Emmy Awards: 'True Detective,' 'Turn,' 'Masters of Sex' set tone early

Who in attention-deficient Hollywood doesn't grasp the importance of the first impression, the pickup line, the elevator pitch? With television's new Golden Era well underway, opening titles — those clever or mesmerizing gambits that set the tone for seduction by an entire series — are being rendered with ever more creativity and edge. And, yes, there's an Emmy Award for main titles. Episodic series are typically eligible during their first season only; here's a brief look at current examples that illustrate the vibrancy of the form.

The photographs by Richard Misrach in the book "Petrochemical America" formed the visual touchstone for the haunting, Emmy-nominated title sequence for "True Detective," the eight-part HBO series about lawmen tracking a serial killer along Louisiana's industrialized coastal plain.


"The goal was to use that poisoned landscape as a metaphor for the ways these characters had been ravaged and exploited, much as the drama does," says Patrick Clair, who directed the sequence at Elastic, a design firm based in Santa Monica. "That led to the use of double exposure to create fractured portraits of these characters that incorporate the landscape."

The show's producers had already chosen the music: a propulsive but doom-laden track called "Far From Any Road" by the Handsome Family, which Clair used as a basis for structuring his 90-second visual opus. As it builds in intensity, imagery of religious salvation clashes with glimpses of gun violence and sexual deviance while animated apocalyptic flames appear to consume the ghostly, abstracted characters. To create the surreal, dreamlike quality he was after, Clair used 3-D modeling and projected photos, bringing them to life via ultra-slow virtual camera moves.

A strikingly different but equally inspired example sets the tone for "Turn," AMC's drama about how homegrown spies outsmarted the Redcoats during the American Revolution. Although it didn't turn the Emmy voters' heads, the fast-moving, animated spot is just 30 seconds and is done entirely in hollow-cut silhouette, a popular form for the portraiture of the era. It illustrates with M.C. Escher-like precision and flow some ways spy craft was then carried out — including a polygraph duplicator used to forge signatures and letters, a simulated public hanging that lets a man escape underground and a pedal-powered "turtle submarine."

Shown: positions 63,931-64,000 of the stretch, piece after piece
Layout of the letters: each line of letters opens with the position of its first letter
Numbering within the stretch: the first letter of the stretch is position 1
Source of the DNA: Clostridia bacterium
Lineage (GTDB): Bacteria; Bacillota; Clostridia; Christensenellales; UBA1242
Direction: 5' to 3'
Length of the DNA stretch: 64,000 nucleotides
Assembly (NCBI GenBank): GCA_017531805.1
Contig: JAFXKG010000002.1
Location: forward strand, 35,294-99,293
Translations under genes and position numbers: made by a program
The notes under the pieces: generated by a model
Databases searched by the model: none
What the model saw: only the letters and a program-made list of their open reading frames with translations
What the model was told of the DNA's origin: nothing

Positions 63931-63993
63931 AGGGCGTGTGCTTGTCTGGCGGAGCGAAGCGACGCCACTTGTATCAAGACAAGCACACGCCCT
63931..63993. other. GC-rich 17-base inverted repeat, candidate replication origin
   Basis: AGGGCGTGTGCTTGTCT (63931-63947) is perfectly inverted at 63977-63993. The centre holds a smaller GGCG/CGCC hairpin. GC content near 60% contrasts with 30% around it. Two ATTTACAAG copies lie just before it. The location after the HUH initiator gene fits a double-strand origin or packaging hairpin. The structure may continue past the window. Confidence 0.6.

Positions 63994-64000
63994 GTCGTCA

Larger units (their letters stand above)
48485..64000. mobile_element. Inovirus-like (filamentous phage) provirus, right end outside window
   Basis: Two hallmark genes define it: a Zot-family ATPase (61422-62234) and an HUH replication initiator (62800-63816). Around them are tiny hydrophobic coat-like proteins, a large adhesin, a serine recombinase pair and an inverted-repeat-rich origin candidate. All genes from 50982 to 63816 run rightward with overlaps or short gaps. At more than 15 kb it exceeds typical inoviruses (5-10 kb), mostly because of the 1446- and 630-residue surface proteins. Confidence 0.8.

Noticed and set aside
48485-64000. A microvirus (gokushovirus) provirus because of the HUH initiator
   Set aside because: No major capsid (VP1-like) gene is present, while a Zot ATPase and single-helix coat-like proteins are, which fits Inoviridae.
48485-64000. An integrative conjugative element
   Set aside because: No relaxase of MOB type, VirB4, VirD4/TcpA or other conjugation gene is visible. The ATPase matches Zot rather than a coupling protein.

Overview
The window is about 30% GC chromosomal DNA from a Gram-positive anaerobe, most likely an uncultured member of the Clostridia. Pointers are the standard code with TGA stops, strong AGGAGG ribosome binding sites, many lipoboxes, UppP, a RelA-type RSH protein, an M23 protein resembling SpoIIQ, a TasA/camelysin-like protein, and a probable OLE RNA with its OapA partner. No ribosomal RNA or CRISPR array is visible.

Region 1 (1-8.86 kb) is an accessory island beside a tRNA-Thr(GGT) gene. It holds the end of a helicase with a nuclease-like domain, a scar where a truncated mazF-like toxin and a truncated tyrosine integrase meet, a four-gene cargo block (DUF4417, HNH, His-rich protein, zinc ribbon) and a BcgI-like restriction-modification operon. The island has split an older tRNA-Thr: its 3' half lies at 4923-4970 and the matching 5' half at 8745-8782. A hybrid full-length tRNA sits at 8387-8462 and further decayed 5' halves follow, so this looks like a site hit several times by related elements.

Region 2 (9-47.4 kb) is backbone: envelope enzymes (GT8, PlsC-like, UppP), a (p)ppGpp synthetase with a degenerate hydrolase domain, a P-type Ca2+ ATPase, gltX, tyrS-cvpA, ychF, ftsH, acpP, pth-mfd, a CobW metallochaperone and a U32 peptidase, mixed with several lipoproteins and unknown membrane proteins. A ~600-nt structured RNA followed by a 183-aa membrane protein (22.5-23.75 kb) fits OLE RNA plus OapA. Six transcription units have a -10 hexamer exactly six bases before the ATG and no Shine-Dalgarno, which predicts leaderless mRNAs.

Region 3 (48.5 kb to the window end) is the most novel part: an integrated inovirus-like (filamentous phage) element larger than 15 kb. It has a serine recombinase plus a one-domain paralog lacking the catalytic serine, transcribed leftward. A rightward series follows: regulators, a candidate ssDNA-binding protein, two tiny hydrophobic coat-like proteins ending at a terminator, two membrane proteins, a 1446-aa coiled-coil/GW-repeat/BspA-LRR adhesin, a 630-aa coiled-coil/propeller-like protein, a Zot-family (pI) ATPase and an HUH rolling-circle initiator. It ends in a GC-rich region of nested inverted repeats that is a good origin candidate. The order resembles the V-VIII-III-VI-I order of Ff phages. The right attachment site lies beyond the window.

"Some of these technologies don't exist anymore, so we quickly realized that depicting them with graphic means, rather than live action, was a better way to go," says Michael Reilly, creative director at Shine. "We also wanted to communicate that while spies often worked in the shadows, they pulled some things off right in front of people's eyes."

Says "Turn" executive producer Barry Josephson, who worked closely with the design team, "We really liked that these black cutouts set a symbolic, clandestine tone, rather than being too literal. You see these spy techniques like the dead drops, the hidden notes, the invisible ink, and it gives you a sense of things you can never know." The graphic cleverness extends to the actual title, in which the letter N flips backward (get it?).

That's a touch seen elsewhere this season in Showtime's "Masters of Sex" title, where the letter E in the final word, in case anyone has failed to notice, has been flipped on its side to suggest a female derriere. Pair that with the cheeky, double-entendre title sequence, also done at Elastic, and you have another Emmy nomination.

Whatever the show, the goal is to find creative ways to set up the tone and character of the story being told, say veterans of the form. "It's done right," says Clair, "when it's revealed to have more complexity and relevance over the course of the show." Adds Reilly: "As a designer, I can propose interesting visuals all day. But if they don't really integrate with the series and set up the story, it won't be a great title sequence."